Medical facilities across all specialties and ownership types have adopted new procedures and protocols to mitigate potential coronavirus exposure, meet social distancing requirements and boost capacity. With all these changes, physical space needs may have changed enough for medical practices to reevaluate their facility needs. And this is a good time to make a facilities reassment, according to Colin Carr, chief executive officer, Carr Healthcare Realty.
It’s no longer a landlord’s market
The decade leading up to the pandemic was “100% a landlord market,” Carr noted in a recent episode of the MGMA Insights podcast, with “essentially all-time highs” in lease rates, purchase prices (e.g., price per square foot) and construction costs. Paired with hardly any major disruptors (e.g., stock market crashes, global conflicts), the market’s momentum grew with low inventories, low vacancies and lots of investors “on the sidelines” trying to invest in commercial real estate.
The economic downturn of the pandemic has shifted that dynamic for real estate: While industrial and distribution companies have seen no slowdown, retail spaces have seen “a huge pause,” Carr said.
For healthcare real estate, the good news is “the majority of landlords are working with healthcare providers to weather the storm,” Carr said, “because they know that healthcare is one of the strongest industries in the country.”
Landlords typically operate from a strong posture with tenants, but “they’re not being as bullish” these days, especially owners in markets where they’ve already had a vacancy created by the pandemic or know that some tenants will leave at the end of their leases. “Their game plan is to secure the most-qualified tenants that have the highest probability of succeeding and locking them into leases” to mitigate their risk and keep buildings occupied, Carr said.
Know your options
With more negotiating power, it might be the right time for practice leaders to downsize or rearrange their facilities if they expect to keep a significant number of staffers teleworking. Carr recommended looking into finding ancillary providers who might want to rent or lease newly open space or participate in a space-share program.
But in terms of downsizing an existing space when the lease ends, that poses some difficulty, because it’s not easy or lucrative for the landlord to join one office with another next door. The added complications of how the HVAC and electrical systems are connected from one space to another make it unlikely a landlord will view this as worthwhile.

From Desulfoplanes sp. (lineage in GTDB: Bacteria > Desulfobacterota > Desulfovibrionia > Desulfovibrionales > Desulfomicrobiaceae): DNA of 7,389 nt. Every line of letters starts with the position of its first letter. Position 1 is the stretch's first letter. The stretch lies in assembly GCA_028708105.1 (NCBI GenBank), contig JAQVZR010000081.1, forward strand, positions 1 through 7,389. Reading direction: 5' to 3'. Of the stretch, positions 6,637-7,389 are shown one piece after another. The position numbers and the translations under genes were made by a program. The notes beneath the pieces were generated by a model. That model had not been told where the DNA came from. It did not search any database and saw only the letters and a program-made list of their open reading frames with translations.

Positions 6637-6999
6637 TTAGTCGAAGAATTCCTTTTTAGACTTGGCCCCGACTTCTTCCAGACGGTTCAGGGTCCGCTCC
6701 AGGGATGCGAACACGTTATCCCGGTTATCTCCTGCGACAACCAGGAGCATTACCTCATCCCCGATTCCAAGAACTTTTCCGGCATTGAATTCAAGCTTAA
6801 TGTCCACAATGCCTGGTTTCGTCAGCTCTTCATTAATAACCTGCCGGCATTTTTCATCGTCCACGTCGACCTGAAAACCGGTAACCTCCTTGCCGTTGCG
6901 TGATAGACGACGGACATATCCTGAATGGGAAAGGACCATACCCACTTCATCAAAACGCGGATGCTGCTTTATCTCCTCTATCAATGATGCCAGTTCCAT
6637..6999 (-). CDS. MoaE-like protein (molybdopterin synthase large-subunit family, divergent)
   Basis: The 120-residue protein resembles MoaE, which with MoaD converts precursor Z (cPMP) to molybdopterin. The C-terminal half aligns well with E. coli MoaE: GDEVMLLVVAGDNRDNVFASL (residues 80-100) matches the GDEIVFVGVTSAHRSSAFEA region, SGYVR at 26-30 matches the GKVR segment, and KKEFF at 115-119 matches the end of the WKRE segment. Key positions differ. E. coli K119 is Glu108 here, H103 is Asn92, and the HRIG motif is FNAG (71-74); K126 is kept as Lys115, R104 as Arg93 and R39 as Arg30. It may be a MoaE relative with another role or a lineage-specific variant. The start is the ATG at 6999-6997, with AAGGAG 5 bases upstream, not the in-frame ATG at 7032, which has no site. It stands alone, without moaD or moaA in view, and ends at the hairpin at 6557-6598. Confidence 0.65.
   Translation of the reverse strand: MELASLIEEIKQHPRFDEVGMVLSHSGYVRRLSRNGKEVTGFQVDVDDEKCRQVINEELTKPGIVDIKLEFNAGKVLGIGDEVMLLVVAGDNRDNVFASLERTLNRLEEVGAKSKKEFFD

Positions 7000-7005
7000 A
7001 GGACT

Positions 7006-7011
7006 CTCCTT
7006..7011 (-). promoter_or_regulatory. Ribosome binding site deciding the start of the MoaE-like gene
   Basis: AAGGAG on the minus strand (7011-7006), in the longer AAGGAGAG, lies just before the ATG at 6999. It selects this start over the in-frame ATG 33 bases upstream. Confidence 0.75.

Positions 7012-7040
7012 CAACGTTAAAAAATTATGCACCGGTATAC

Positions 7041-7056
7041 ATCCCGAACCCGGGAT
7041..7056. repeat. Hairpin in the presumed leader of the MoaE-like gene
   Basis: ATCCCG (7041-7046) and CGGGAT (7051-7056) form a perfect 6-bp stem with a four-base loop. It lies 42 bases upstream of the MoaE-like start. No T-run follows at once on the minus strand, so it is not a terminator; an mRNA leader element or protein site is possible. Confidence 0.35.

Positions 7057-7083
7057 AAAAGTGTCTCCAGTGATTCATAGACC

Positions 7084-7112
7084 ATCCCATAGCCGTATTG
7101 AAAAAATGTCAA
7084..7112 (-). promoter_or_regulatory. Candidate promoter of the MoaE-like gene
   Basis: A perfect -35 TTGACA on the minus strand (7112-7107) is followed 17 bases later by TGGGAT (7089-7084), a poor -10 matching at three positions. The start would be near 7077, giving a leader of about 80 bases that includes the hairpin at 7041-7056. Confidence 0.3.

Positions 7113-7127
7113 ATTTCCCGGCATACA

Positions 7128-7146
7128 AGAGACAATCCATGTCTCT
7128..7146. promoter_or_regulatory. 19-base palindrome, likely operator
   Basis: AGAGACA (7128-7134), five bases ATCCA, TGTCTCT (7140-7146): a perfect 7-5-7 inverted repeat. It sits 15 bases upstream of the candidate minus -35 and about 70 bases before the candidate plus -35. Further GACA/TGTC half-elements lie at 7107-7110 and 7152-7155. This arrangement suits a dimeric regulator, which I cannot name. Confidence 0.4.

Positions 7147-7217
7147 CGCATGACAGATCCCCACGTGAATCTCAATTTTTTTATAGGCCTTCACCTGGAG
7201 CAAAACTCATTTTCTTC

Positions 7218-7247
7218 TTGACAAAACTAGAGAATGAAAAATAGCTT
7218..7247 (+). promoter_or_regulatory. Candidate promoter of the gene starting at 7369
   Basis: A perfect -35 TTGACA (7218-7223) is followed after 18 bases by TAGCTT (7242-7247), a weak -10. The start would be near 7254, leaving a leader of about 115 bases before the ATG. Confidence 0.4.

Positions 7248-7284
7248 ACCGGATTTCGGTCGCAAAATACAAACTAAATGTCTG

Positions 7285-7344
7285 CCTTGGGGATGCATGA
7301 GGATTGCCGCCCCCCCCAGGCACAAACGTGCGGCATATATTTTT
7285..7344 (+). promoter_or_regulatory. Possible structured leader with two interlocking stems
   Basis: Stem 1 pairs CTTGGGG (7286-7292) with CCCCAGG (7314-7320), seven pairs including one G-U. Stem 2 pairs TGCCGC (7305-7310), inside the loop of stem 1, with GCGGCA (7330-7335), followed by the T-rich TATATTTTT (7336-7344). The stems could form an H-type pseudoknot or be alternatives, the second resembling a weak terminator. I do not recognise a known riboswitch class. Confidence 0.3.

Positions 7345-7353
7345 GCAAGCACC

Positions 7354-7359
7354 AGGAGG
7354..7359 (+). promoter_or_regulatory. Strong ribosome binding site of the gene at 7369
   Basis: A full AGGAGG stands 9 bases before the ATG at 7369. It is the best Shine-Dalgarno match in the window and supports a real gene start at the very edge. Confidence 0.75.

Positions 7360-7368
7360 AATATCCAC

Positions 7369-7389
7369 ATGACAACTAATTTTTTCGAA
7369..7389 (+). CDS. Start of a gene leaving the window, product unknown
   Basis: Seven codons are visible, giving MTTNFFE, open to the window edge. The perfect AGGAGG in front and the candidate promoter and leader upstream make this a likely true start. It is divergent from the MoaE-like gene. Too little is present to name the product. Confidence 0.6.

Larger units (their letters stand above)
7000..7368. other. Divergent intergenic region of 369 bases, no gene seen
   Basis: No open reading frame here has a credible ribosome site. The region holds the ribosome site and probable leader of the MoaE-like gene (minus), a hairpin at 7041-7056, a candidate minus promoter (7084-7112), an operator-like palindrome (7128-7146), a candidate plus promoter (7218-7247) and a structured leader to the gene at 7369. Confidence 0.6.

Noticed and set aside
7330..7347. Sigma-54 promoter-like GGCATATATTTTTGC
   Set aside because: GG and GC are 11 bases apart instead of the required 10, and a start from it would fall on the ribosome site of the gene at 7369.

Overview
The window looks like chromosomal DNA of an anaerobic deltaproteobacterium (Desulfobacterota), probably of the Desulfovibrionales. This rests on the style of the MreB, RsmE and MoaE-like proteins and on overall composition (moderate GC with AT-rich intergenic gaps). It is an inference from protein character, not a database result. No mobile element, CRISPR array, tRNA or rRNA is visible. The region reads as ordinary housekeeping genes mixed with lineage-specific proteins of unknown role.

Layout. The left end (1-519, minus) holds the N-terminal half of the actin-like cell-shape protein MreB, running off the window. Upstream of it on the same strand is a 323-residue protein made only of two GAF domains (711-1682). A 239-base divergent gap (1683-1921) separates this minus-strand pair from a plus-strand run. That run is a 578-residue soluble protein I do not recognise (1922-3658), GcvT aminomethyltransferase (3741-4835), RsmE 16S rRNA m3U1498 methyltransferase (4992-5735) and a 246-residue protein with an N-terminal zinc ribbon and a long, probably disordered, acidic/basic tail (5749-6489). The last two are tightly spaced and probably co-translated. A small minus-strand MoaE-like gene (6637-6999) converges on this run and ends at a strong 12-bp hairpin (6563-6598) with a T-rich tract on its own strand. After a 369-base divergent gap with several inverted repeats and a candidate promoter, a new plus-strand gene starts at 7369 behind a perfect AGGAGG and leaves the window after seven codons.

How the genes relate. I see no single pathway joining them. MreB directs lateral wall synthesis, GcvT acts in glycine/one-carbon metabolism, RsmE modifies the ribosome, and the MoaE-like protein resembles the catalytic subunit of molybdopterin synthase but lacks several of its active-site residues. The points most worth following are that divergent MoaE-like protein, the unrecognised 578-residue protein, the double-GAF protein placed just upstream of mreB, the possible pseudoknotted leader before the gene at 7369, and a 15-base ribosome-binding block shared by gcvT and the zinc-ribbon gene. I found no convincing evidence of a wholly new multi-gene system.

Using leverage to score a better deal on a lease renewal in your current space is beneficial, but Carr pointed to factors that make buying or developing space more attractive in the current market:
Historically low interest rates: For any practice considering buying real estate or buying land and developing a building, the interest rates are “unprecedented,” Carr said, for both fixed and variable rates.
A commercial construction slowdown: Government, university and civic projects are slowing down, and the pipeline for future projects among commercial contractors are drying up. “We’re seeing construction costs already start to dip, and we’re seeing better pricing today than we’ve seen over the past several years,” Carr added.
Carr stressed that if your lease comes up in the next 12 to 18 months, don’t approach the decision with a preconceived notion of “we have to stay” or “we have to move.” Instead, Carr recommends:
- Narrow your top options, including leasing, purchasing and developing.
- Negotiate on your top options simultaneously on a non-binding basis.
- Once you have best and final terms from two to four properties, make an informed decision.
Even if that option is to stay in your current space, taking the time to understand the market, look at other properties and negotiate with other landlords will provide “more leverage and a stronger posture” with your current landlord, which should yield a better deal overall. In some cases, it may help to have professional representation in that process, which can signal to landlords “that they’re going to have to compete for your business,” Carr said.